Harvey takes fastball questions in Chatting Cage

Harvey takes fastball questions in Chatting Cage

Harvey takes fastball questions in Chatting Cage

NEW YORK -- It hasn't taken long for Matt Harvey to become one of the biggest stars in baseball. Growing up in Connecticut, the Mets ace knew where success in New York could take him -- he grew up watching Yankees stars become larger-than-life figures.

With a 2.00 ERA and more strikeouts (132) than any other pitcher in the National League, Harvey has become one of those figures in his first full season in the Majors.

The immediate stardom has made him a hot commodity, so Harvey hit the MLB.com Chatting Cage before Tuesday's game with the D-backs to answer questions from fans via a live webcam.

"Any time you can interact with the fans and stuff, obviously you can do it through Twitter, but having your face getting shown and being able to interact is something special," the National League Cy Young Award contender said.

Harvey fielded questions from an array of topics, ranging from all aspects of his play on the diamond to how he prepares for each game to this month's All-Star Game at Citi Field.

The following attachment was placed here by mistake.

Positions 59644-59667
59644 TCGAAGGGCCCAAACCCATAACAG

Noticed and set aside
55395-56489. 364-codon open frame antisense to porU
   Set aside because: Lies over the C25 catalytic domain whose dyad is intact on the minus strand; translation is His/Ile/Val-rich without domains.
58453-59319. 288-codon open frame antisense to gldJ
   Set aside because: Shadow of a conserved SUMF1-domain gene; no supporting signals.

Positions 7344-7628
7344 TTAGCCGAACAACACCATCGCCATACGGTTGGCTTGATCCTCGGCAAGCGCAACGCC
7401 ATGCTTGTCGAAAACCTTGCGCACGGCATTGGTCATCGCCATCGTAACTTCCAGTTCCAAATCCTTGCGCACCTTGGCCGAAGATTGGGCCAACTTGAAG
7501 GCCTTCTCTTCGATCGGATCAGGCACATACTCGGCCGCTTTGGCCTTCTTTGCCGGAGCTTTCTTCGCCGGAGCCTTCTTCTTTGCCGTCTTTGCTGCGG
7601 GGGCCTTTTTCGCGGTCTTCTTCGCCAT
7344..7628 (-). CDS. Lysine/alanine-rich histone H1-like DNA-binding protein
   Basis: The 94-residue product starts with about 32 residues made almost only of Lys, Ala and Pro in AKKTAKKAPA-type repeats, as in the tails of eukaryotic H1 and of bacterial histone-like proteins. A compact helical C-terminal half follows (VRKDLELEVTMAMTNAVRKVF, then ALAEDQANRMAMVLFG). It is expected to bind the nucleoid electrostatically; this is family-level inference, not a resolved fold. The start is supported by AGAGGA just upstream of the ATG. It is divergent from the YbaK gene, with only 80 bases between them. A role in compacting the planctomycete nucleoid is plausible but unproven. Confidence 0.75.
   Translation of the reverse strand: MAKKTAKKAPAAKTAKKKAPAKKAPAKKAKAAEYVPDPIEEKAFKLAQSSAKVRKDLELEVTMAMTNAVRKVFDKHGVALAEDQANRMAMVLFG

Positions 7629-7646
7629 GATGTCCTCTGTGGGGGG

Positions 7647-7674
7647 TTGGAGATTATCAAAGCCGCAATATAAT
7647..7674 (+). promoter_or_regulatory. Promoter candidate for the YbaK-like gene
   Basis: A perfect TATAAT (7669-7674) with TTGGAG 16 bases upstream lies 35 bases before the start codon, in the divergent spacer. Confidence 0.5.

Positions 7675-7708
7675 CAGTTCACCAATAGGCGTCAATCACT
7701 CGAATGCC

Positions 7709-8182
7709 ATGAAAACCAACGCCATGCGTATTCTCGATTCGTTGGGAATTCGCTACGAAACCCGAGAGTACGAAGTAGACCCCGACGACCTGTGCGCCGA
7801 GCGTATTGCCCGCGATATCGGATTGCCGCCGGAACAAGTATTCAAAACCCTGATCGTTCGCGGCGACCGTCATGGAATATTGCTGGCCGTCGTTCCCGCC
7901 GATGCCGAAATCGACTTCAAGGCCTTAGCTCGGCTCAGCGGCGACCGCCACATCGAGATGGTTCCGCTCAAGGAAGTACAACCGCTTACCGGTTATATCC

The Mets' ace was asked how he gets treated on the road -- "I can't really say it over the air what some Philly fans have said," he responded. He got asked about what it would mean to start the All-Star Game -- "Growing up as a kid, I don't think you could want anything better," he said. He even got asked about whether he thought about taking a swing as a pinch-hitter in Monday's 5-4 win over Arizona -- "Obviously, that thought came into my head," he confessed, "but I just knew I had to get the bunt down."

Harvey also got asked about some players he grew up idolizing. He mentioned Derek Jeter -- it would be a thrill to face him -- and Paul O'Neill, two Yankees for perhaps the most important Met.

"Any time somebody brings up the question about who I idolized or watched mostly, it's always a Yankee," he said with a sheepish laugh. "So I always feel bad about answering that question, truthfully."

As long as he keeps throwing the ball the way he has been, Mets fans probably won't mind too much.

David Wilson is an associate reporter for MLB.com. This story was not subject to the approval of Major League Baseball or its clubs.